- Keratoconus is a progressive eye disease in which the normally round cornea thins & begins to bulge into a cone – like shape.
- This cone deflects light as it enters the eye on its way to the light – sensitive retina, causing distorted vision, double vision, near – sightedness, astigmatism & light sensitivity.
- While the cause is unknown, it is believed to occur due to a combination of genetic, environmental & hormonal factors.
- About 7 % of those affected have a family history of keratoconus.
- Keratoconus is most common in children with chronic eye allergies who have the habit of rubbing their eyes vigorously. It normally starts between 10 and 15 years of age and presents with frequent change of glass power with predominantly increasing cylindrical power.
- Early detection is important. If left unaddressed, it progresses very fast and causes maximum damage by 20 years of age.
- With keratoconus, try to avoid rubbing your eyes. This can damage the already thin corneal tissue & make your symptoms worse.
- If you have itchy eyes that cause you to rub, speak to your ophthalmologist about medicines to control your allergies.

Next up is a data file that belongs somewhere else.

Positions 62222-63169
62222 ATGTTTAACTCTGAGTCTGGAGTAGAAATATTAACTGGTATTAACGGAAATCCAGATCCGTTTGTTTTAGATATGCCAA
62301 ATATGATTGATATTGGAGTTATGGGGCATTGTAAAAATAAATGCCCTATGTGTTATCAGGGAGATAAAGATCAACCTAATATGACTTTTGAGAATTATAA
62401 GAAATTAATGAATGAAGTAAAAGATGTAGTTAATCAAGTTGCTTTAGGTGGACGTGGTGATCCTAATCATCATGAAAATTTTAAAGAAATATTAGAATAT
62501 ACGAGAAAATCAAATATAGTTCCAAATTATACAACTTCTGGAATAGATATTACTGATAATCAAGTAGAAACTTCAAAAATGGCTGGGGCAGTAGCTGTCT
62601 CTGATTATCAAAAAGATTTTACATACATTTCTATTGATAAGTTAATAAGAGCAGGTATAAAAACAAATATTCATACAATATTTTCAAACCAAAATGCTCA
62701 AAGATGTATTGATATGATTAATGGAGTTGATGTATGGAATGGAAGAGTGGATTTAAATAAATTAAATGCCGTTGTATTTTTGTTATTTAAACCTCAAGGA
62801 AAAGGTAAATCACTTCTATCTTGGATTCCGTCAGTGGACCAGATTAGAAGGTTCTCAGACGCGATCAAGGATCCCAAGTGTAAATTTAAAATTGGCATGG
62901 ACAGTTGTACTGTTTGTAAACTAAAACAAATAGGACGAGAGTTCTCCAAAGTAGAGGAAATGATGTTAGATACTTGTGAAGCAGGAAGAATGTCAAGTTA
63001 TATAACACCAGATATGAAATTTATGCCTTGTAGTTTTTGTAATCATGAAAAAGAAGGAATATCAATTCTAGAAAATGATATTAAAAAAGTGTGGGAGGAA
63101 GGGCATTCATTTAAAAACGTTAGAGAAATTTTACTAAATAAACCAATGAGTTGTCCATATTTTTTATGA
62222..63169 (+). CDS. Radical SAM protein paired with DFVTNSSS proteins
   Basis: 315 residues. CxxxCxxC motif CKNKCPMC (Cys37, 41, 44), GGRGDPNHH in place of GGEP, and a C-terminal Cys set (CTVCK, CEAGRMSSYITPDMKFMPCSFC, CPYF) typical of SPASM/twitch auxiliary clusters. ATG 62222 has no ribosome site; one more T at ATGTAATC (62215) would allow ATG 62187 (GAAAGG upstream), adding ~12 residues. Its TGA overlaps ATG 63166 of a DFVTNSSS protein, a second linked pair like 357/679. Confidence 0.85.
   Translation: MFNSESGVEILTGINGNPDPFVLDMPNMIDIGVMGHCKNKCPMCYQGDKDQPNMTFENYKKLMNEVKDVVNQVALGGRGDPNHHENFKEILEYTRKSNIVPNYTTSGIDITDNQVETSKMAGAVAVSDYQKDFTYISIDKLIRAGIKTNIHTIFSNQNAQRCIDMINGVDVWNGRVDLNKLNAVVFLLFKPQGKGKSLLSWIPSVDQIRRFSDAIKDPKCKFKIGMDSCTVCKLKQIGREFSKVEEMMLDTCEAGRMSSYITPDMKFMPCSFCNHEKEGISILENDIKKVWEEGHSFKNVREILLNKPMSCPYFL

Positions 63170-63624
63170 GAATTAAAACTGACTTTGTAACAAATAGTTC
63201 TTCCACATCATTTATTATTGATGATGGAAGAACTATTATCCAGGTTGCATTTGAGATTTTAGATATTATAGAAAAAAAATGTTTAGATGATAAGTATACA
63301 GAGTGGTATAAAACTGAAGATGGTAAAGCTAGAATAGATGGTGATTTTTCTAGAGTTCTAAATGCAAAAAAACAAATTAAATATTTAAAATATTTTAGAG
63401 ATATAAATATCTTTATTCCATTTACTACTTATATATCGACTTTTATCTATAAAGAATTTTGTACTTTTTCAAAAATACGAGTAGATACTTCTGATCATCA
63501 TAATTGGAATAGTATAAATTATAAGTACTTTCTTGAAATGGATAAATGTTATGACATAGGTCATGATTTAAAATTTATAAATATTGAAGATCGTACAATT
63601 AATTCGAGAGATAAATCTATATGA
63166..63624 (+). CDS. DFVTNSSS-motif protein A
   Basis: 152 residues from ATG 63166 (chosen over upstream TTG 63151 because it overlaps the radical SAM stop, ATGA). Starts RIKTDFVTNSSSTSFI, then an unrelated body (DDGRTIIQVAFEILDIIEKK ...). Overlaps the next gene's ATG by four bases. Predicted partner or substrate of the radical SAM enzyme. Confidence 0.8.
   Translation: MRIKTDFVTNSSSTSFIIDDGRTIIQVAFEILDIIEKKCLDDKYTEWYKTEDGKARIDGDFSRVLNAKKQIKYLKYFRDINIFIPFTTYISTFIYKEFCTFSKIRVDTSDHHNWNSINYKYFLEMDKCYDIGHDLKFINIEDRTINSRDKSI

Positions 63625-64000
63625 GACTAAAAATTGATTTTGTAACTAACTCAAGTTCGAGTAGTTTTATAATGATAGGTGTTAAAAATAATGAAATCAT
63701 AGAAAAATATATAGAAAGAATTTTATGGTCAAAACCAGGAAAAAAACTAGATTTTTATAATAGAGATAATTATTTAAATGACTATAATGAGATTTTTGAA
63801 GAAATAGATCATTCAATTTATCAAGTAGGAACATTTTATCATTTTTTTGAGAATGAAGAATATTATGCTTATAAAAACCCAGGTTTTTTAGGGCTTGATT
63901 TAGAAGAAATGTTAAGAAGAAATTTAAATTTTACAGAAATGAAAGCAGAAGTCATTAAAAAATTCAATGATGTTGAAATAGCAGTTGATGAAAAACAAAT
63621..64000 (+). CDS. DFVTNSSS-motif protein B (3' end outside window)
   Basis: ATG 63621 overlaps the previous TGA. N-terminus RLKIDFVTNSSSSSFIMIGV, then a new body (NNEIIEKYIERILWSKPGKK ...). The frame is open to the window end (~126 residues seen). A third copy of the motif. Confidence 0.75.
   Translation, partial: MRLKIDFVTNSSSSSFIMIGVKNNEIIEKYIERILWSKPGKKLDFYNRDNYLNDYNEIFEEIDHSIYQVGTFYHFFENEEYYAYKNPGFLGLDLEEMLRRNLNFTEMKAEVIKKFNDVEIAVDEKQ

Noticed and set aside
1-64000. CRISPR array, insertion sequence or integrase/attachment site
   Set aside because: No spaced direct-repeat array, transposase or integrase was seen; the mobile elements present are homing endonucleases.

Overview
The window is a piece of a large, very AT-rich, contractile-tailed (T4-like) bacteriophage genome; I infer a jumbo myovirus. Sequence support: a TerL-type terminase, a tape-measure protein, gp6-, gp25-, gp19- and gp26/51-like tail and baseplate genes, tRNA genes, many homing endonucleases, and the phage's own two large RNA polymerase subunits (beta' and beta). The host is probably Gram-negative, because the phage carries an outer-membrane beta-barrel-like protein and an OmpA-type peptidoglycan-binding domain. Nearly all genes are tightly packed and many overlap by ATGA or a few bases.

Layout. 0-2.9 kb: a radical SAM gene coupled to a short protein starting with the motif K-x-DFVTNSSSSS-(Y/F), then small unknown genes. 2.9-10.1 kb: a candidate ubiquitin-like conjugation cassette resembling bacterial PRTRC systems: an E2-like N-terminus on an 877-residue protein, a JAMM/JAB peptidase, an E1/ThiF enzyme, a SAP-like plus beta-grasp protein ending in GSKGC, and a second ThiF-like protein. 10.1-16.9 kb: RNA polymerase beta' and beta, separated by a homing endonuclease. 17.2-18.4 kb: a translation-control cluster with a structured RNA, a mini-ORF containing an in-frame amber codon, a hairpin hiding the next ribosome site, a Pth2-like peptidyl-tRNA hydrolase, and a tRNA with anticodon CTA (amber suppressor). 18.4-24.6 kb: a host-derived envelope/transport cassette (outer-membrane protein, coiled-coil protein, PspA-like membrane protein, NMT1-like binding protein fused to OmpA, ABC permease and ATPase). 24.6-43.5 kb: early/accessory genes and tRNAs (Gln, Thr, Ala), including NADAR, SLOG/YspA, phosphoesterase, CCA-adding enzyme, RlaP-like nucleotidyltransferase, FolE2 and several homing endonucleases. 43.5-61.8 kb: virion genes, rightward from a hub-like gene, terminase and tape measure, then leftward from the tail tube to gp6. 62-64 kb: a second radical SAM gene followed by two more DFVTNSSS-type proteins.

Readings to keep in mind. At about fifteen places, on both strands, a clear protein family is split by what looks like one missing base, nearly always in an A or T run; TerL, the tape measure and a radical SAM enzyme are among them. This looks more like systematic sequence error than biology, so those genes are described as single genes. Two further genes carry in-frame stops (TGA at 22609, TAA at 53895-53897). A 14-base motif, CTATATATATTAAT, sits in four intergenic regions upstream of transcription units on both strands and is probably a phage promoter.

- In early stages, glasses or soft contact lenses can suffice to correct for the mild astigmatism.
- As the condition progresses, the condition is managed with rigid contact lenses, known as rigid, gas – permeable (RGP) lenses. RGP lenses provide a good level of visual correction, but do not arrest progression of the disease.
Retarding the Progression of the Disease
- Corneal Collage Cross-Linking (CX3R) is a novel, FDA – approved treatment which aims to strengthens the cornea.
- In this technique, a special “UV light” & “Riboflavin” eye drops are used to strengthen the cornea.
- Doing this helps to flatten or stiffen the cornea, keeping it from bulging further.
Restoring the Normal Shape of Cornea
- A possible surgical alternative to corneal transplant is the insertion of intrastromal corneal ring segments (INTACS).
- “Intacs” are FDA – approved clear, arc – shaped corneal inserts that are surgically positioned within the peripheral cornea to reshape the front surface of the eye for clearer vision.
- This procedure offers the benefit of being reversible & even potentially exchangeable as it involves no removal of eye tissue.
Replacing the Scarred Cornea
- If the cornea is scarred or extremely thinned out, a corneal transplantation (full – thickness or partial – thickness) may be required.
- Corneal transplantation for keratoconus generally is very successful.
Investigative, Diagnostic & Surgical Tools Available at MPEH
- iTrace Aberrometer (TRACEY)
- Orbscan (BAUSCH & LOMB)
- Anterior Segment OCT (TOPCON)
- FS – 200 (Femto Laser System) (Wavelight – ALCON).
- Collagen Cross – Linking (CX3R) Rapid (APPASAMY)